Spanish mackerel are biting hot at Cape Lookout

Guide Noah Lynk said big Spanish mackerel should highlight great fall fishing in the waters off Cape Lookout.

Some good-sized fish will be in the mix

Guide Noah Lynk of Harkers Island expects the fall of 2019 to provide good-to-excellent fishing for anglers in nearshore waters around North Carolina’s Crystal Coast.

“The Spanish mackerel will be fat, and 4- to 6-pounders will be in the mix,” said Lynk, of Noah’s Ark Fishing Charters. He fishes the waters off Cape Lookout.

Lynk (252-342-6911), said an early mullet run that began in late August pulled Spanish mackerel inshore this year.

“When October gets here, they’ll be thick around the inlets and shoals,” he said. “They’ll start feeding up for winter. And they can be in shallow water, sometimes just a couple of feet (deep).”

However, he’ll mostly chase them in deeper water at places such as the Cape Lookout rock jetty, Atlantic Beach or Shackleford Banks, if the wind’s from the northeast and waves are small.

Lynk also looks for false albacore feeding in schools. They’ll mix with Spanish and hit the same lures. To find Spanish or albacore, he looks for diving birds attacking silversides or anchovies. King mackerel and big bluefish may also join in.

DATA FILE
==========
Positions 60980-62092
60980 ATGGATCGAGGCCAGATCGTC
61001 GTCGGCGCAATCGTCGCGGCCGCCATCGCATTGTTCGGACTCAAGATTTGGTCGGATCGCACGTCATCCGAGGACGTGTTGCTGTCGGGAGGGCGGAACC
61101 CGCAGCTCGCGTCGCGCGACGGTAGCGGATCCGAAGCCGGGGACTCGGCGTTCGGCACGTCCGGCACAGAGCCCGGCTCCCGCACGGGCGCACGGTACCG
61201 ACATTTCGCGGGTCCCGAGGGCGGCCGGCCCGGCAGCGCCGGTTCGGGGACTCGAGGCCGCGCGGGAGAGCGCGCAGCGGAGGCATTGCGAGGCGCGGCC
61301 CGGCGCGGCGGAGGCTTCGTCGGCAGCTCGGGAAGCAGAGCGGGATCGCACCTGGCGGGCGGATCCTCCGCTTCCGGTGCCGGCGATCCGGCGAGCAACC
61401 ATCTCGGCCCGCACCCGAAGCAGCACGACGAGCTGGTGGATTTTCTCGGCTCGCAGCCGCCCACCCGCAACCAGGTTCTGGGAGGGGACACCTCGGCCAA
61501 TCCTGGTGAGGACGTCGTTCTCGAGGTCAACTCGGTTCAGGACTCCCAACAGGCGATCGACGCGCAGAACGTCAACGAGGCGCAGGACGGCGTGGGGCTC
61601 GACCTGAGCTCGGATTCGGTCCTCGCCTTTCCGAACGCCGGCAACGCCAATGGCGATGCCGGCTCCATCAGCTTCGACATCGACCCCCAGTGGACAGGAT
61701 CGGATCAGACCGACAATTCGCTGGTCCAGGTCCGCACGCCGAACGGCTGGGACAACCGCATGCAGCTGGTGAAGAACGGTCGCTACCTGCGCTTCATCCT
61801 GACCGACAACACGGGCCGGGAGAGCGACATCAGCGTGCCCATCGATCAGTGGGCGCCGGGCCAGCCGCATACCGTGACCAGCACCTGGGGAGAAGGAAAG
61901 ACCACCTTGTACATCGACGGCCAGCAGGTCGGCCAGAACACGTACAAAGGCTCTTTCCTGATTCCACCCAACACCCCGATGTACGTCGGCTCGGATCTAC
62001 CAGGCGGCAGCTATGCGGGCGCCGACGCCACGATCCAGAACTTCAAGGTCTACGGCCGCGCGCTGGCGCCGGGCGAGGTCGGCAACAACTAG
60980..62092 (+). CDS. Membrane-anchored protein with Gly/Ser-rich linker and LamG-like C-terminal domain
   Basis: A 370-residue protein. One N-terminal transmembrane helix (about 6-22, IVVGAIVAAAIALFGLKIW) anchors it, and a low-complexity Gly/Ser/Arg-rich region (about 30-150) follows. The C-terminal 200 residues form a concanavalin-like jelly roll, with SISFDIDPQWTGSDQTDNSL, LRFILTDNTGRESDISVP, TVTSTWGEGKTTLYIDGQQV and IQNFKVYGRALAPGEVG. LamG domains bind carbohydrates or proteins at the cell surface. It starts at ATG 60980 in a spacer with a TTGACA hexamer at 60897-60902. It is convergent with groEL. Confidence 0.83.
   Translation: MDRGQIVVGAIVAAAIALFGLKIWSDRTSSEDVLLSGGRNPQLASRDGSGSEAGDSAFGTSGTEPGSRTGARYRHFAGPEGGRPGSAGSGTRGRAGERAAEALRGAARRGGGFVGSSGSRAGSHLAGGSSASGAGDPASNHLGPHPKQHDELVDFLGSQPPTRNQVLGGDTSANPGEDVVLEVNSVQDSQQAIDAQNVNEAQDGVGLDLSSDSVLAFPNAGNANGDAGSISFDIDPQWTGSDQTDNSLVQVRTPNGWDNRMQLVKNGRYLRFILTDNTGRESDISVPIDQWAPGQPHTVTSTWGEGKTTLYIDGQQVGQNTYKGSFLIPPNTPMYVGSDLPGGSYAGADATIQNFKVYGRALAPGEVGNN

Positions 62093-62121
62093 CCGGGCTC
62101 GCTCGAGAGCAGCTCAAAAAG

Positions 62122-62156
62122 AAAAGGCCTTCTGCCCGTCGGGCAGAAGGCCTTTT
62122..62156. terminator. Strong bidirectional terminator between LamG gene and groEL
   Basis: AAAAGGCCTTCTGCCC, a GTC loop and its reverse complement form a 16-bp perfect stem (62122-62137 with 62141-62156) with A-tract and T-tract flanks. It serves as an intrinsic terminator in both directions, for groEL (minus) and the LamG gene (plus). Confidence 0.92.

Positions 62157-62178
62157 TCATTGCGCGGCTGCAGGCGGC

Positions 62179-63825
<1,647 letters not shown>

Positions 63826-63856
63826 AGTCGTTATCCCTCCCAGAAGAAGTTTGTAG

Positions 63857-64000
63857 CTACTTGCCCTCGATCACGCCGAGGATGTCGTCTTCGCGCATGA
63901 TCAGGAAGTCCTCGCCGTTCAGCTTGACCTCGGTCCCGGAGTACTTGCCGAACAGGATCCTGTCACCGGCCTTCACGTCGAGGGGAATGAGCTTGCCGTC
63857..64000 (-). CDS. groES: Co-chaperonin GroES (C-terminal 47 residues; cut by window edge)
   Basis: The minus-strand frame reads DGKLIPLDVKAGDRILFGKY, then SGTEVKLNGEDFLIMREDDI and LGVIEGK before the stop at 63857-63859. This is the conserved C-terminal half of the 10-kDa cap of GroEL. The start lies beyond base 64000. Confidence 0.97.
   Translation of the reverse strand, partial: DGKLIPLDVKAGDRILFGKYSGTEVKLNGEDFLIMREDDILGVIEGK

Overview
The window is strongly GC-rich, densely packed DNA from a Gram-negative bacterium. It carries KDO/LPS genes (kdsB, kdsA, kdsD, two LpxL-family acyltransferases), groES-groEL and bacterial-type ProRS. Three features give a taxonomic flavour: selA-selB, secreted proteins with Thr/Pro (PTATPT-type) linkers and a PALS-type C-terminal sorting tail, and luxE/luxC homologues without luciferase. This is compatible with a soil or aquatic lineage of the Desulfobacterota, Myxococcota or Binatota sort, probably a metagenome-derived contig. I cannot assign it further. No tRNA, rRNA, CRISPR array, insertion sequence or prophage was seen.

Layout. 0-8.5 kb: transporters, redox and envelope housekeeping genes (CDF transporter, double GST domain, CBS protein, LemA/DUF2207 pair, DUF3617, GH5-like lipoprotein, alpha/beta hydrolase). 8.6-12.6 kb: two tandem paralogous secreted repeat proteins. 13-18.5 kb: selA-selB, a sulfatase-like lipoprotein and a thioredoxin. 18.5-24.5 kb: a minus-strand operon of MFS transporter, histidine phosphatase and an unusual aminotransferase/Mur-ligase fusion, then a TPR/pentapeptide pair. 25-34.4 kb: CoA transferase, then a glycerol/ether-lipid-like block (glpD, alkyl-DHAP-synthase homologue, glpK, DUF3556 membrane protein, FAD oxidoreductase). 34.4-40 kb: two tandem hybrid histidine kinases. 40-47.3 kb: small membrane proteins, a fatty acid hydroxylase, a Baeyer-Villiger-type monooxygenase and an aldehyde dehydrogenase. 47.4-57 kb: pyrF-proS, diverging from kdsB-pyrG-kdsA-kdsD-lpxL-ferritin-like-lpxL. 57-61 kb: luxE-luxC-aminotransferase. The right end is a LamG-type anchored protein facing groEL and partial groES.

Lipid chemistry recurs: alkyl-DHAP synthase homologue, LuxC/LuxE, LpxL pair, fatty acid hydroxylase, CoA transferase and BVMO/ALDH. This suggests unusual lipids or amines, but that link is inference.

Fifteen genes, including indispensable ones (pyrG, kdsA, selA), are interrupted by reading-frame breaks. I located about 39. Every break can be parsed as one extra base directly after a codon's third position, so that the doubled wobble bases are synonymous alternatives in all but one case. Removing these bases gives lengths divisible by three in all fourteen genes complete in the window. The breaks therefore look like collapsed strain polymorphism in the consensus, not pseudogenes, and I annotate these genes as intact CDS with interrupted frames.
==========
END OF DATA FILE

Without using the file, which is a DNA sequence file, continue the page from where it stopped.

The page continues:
Access has gotten easier thanks to recent storms and hurricanes

With a southeast wind, the east side of Cape Lookout’s shoals “will be rockin’, if you don’t mind getting there,” Lynk said. “But after (recent) hurricanes, it’s got 12-foot (deep) sloughs across the shoals. So you can cross at those places. I don’t understand why some people go all the way to the end of the shoals now.”

With relatively calm water, Lynk may troll or cast to feeding fish.

“It’s hard to beat trolled 5- or 6-inch Yo-Zuris for Spanish,” said Lynk, who trolls two lures from rods. He also sometimes adds two more handlines on planers. “They’ll also draw king strikes.

“You also can cast Yo-Zuris, but I like to throw Halco jigs at ’em,” Lynk said. He’s especially fond of a new model that includes a 2- or 3-inch Twisty, a flashy jig that can be cast a long way.

“They work well because you don’t have to get right up on (a school of fish),” Lynk said. “If you ride up to a school, you’ll make ’em dive.”

Lynk’s equipment includes a 7-foot, light-medium Star Rod, a 2500 or 3000 series spinning reel, 12-pound braid and 2 to 3 feet of fluorocarbon leader.

Click here to read more about king mackerel fishing in the Carolinas.

Craig Holt
About Craig Holt 1301 Articles
Craig Holt of Snow Camp has been an outdoor writer for almost 40 years, working for several newspapers, then serving as managing editor for North Carolina Sportsman and South Carolina Sportsman before becoming a full-time free-lancer in 2009.

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